The upper basin states have rolled out a five-point plan for conserving water, but a top water policy official in Colorado last week placed the onus of cutting use on the lower basin states, KUNC reported. That argument has largely been echoed by the entire group of upper basin states.

But Arizona officials, too, have taken issue with the lack of progress. In a statement released Tuesday, the state’s top water managers said “Arizona and Nevada put forward an aggressive proposal that would achieve 2 [million acre-feet] of reductions among the Lower Basin and Mexico in 2023 and beyond.” 

“That proposal was rejected,” they said. “It is unacceptable for Arizona to continue to carry a disproportionate burden of reductions for the benefit of others who have not contributed.”

On Tuesday, federal officials with the bureau and Department of the Interior did not identify what action they might take to force cuts on Colorado River users, instead saying that Tuesday was the start of a process to push for those changes.

“The risks that we see to the system [are] based on the best available science that we've seen, and those risks have not changed,” Touton said. “So today we're starting the process, and more information will follow as far as the actions we’ll take in that process.”

Entsminger took issue with that lack of action, noting that massive cuts — 2 million acre-feet — are “going to be required to stabilize this river system.”

“I was certainly hoping for more specificity in terms of what they would do in the absence of an agreement by the states, but they were pretty vague,” Entsminger said.

But Jennifer Pitt, Colorado River program director with the conservation group Audubon, said in an interview Tuesday that she was reassured by the federal government’s response, knowing that those officials will step in if the states fail to come up with their own agreement.

“I believe that the states and the federal government all understand the seriousness of the situation,” she said. “They have had to make agreements about shortages in the past, but never at this scale. This is completely unprecedented.”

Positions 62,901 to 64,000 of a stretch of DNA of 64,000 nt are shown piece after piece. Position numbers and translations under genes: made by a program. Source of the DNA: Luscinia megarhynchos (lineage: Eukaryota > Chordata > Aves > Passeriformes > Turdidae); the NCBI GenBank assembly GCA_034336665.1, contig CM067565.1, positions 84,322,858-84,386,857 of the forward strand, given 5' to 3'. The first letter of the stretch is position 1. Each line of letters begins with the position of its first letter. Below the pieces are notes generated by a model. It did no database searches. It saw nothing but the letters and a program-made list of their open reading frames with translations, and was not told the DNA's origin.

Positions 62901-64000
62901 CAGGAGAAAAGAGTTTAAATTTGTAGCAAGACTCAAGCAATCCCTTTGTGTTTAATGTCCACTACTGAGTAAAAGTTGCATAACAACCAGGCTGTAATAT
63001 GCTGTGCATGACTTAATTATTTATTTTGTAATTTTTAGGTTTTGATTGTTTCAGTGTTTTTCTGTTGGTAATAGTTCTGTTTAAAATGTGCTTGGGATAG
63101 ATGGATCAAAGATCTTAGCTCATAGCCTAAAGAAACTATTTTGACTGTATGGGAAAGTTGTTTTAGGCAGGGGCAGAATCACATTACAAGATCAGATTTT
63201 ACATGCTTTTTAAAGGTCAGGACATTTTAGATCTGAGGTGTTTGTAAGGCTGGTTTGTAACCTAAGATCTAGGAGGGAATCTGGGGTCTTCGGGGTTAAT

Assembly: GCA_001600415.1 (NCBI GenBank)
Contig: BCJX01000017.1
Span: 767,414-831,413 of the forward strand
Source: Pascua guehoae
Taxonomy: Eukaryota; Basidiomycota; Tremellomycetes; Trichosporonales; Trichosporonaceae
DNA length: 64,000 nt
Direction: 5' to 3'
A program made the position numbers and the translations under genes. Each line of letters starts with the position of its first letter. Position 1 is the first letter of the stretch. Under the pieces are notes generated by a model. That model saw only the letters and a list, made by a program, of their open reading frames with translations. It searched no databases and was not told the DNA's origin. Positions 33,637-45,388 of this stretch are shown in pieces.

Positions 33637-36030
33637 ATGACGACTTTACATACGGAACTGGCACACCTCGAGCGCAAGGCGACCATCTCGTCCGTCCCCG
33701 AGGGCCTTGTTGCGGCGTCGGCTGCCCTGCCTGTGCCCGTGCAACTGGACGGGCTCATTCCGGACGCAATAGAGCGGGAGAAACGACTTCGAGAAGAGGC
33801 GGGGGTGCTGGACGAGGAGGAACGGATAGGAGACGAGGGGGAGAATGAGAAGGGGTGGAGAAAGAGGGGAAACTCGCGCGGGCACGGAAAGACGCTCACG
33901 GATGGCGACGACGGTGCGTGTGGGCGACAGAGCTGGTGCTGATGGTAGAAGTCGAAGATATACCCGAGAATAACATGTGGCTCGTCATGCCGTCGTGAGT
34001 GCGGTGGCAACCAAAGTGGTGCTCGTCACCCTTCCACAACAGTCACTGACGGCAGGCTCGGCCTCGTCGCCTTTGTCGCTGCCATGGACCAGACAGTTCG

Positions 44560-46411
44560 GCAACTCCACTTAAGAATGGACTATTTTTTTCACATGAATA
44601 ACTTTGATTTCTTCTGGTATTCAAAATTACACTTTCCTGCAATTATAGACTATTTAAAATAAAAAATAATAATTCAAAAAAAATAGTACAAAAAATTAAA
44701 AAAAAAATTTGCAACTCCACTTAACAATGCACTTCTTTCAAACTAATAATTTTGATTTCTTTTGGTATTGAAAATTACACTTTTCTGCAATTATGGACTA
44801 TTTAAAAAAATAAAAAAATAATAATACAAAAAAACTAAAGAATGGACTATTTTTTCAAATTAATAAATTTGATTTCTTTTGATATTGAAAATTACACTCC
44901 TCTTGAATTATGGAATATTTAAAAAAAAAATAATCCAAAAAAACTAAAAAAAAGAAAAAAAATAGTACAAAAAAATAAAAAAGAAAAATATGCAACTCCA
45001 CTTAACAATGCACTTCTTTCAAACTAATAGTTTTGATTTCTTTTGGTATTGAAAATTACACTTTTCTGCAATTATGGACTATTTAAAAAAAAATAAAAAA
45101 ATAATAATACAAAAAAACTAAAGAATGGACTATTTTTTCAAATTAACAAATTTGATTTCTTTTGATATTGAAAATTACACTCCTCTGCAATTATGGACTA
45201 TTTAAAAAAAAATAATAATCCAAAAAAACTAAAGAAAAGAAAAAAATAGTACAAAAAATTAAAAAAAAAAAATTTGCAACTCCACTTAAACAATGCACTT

Though federal officials did not announce specific action to take greater cuts, such reductions will likely involve all seven Colorado Basin states as well as tribes living in the region and Mexico. They will likely also mean cuts for large agricultural districts in Arizona and California.

With no specific path forward for major reductions, Pitt added that questions remain about how those cuts will leave water levels at the large reservoirs.

“Does it leave them lower than they are today? That would be dangerous. Does it leave them where they are today? That would be we're just in a holding pattern,” she said. “Or are we beginning to move toward a more reliable water supply?”

Despite the lack of agreement between Colorado River users, Entsminger, in his letter, highlighted the steps Southern Nevada has taken to reduce use, primarily through recycling indoor water and aggressive water conservation measures. He noted that the region has reduced its consumptive use of the river by 26 percent, while the population of the Las Vegas Valley grew by more than 750,000 people since 2002.

Entsminger recommended several measures for federal officials to consider for reducing use, including investing in water recycling projects and creating a grass reduction program for all Colorado River users.

On Tuesday, federal officials highlighted recent legislation to help with drought conditions in the region, pointing to $8.3 billion from the federal infrastructure package to address water and drought challenges and $4 billion from the Inflation Reduction Act for water management and conservation efforts in the Colorado River Basin and other drought-stricken areas.

Pitt noted that some of those funds can be used for environmental restoration, and she called attention to several areas of the basin threatened by declining water levels, including the Salton Sea in California, where a receding shoreline is exposing local communities to toxic fumes.

“We need to get busy using that funding to begin to adapt as the river’s flows are declining,” she said.

For residents in the Las Vegas Valley, Entsminger said it is crucial for them to follow the water authority’s mandatory watering restrictions. Outdoor water consumption accounts for about 60 percent of Southern Nevada’s overall water use. 

He also urged residents to consider removing grass from their homes or businesses to help reduce use.

“It is imperative that our community continues to be aggressive in conservation because now is clearly no time to be resting on our laurels,” he said.

Update: 8/16/22 at 3:22 p.m. - This story has been updated to include additional comments from Gov. Steve Sisolak and Jennifer Pitt.

Carly Sauvageau contributed to this story.